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A new dental insurance scheme - effects on the treatment provided and costs

Journal article
Authors Charlotte Andren Andås
Anna-Lena Östberg
P. Berggren
Magnus Hakeberg
Published in Swedish Dental Journal
Volume 38
Issue 2
Pages 57-66
ISSN 0347-9994
Publication year 2014
Published at Institute of Odontology
Pages 57-66
Language en
Keywords Dental insurance, capitation fee, prepaid dental care, fee-for-service reimbursement, CARE, MASCULINITY, GENDER, HEALTH, Dentistry, Oral Surgery & Medicine
Subject categories Dentistry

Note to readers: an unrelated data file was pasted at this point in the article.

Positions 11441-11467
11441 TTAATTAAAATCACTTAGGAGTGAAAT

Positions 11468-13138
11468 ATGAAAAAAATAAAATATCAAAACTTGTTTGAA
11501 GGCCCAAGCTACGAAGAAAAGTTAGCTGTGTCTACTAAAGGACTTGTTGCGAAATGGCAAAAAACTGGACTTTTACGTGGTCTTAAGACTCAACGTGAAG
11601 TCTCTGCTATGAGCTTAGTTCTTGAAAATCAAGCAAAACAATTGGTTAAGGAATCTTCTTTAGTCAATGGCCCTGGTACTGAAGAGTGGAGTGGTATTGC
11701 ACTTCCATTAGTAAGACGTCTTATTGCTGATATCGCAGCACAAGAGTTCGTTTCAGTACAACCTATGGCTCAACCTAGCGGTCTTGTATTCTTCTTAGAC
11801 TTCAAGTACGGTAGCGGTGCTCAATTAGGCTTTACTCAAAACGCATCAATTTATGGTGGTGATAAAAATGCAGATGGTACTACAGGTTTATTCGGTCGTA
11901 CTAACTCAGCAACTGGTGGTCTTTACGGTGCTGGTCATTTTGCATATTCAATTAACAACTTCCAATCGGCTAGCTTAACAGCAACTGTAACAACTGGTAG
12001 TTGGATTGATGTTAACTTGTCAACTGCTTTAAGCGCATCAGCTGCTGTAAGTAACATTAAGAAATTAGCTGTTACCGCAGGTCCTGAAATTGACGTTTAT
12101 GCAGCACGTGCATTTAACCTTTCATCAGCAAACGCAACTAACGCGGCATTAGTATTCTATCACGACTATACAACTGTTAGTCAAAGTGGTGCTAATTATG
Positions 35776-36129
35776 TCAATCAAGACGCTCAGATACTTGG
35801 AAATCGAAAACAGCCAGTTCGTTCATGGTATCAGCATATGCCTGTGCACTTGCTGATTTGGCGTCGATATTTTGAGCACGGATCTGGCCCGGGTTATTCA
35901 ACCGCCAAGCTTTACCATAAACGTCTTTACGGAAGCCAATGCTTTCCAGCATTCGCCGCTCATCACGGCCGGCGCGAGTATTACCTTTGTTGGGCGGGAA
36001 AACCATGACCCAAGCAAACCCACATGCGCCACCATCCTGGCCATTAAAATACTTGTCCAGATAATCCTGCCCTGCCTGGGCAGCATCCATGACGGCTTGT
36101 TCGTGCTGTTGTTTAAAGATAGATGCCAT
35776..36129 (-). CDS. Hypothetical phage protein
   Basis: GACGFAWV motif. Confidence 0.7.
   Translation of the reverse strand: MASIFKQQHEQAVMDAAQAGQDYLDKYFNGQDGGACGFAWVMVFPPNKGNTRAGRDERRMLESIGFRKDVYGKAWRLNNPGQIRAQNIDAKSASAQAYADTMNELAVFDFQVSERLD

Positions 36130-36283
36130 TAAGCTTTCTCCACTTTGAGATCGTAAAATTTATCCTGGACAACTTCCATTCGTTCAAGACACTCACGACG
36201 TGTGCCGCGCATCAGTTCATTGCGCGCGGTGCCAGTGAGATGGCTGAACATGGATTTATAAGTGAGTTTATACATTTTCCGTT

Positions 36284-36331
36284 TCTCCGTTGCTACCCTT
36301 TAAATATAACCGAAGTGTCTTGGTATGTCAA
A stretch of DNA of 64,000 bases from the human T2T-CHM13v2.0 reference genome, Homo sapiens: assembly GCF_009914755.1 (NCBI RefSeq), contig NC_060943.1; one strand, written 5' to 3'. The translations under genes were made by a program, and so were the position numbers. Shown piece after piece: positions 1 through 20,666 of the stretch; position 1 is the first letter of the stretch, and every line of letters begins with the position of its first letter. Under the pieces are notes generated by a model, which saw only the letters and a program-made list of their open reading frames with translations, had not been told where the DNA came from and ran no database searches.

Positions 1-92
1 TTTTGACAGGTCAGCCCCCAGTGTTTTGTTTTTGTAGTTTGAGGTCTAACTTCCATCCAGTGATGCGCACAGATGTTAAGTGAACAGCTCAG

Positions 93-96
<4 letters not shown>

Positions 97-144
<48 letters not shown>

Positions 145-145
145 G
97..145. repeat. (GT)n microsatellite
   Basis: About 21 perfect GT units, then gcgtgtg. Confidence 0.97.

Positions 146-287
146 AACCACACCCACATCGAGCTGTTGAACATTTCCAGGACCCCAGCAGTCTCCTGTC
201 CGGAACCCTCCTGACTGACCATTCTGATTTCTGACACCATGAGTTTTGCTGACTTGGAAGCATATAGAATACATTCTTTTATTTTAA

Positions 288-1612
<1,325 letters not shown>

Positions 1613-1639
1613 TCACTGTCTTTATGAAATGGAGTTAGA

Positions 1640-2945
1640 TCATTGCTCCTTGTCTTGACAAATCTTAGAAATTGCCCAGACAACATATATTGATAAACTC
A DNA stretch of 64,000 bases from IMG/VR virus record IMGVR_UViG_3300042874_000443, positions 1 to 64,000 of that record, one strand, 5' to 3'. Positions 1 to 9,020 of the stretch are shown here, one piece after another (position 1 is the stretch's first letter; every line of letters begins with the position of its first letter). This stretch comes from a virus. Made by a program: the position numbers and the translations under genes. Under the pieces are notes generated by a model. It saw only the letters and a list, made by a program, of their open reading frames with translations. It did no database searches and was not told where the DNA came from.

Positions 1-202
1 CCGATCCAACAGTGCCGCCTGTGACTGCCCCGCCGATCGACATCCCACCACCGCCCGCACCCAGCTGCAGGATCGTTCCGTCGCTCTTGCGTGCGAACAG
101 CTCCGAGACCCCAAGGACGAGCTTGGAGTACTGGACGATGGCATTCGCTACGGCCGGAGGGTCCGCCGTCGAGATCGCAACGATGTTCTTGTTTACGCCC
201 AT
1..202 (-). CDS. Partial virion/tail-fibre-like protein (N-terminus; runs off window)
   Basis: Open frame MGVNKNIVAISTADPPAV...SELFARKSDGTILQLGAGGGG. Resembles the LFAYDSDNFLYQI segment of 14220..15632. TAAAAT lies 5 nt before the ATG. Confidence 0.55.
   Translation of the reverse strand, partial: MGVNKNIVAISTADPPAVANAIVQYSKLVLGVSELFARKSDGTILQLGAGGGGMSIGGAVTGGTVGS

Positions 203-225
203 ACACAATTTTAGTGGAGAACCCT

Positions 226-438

The aim of this study was to investigate whether the revenues cover the costs in a pilot capitation plan, a dental insurance scheme, and to compare this capitation plan (CP) with the original fee-for-service system (FFS), in terms of the amount and type of dental care provided. Data was collected longitudinally over a period of three years from 1,650 CP patients in five risk groups at a test clinic, and from 1,609 (from the test clinic) and 3,434 (from a matched control clinic) FFS patients, in Goteborg, Sweden. The care investigated was the number of total treatments provided and the number of examinations by dentists and dental hygienists, together with preventive, restorative and emergency treatments. The economic outcome was positive from the administrator's perspective, in all risk groups for the three-year period. The amount and type of care provided differed between the payment models, as CP patients received more preventive treatments, less restorative treatments, and more examinations by dental hygienists than the FFS patients. Emergency treatment was performed more often on CP patients, and the difference was due to a higher frequency of such treatments among women in the CP group. The difference between clinics concerning certain treatment measures was sometimes greater than the difference between payment models. The results from this study indicate a net positive economic outcome for the pilot CP system over three years. The payment model and the clinic affiliation had impact on what type and amount of dental care the patients received. This might suggest that the risk of skewed selection and its consequences as well as the influence of clinic-specific practice need further investigation, to ensure economic sustainability in a longer perspective.

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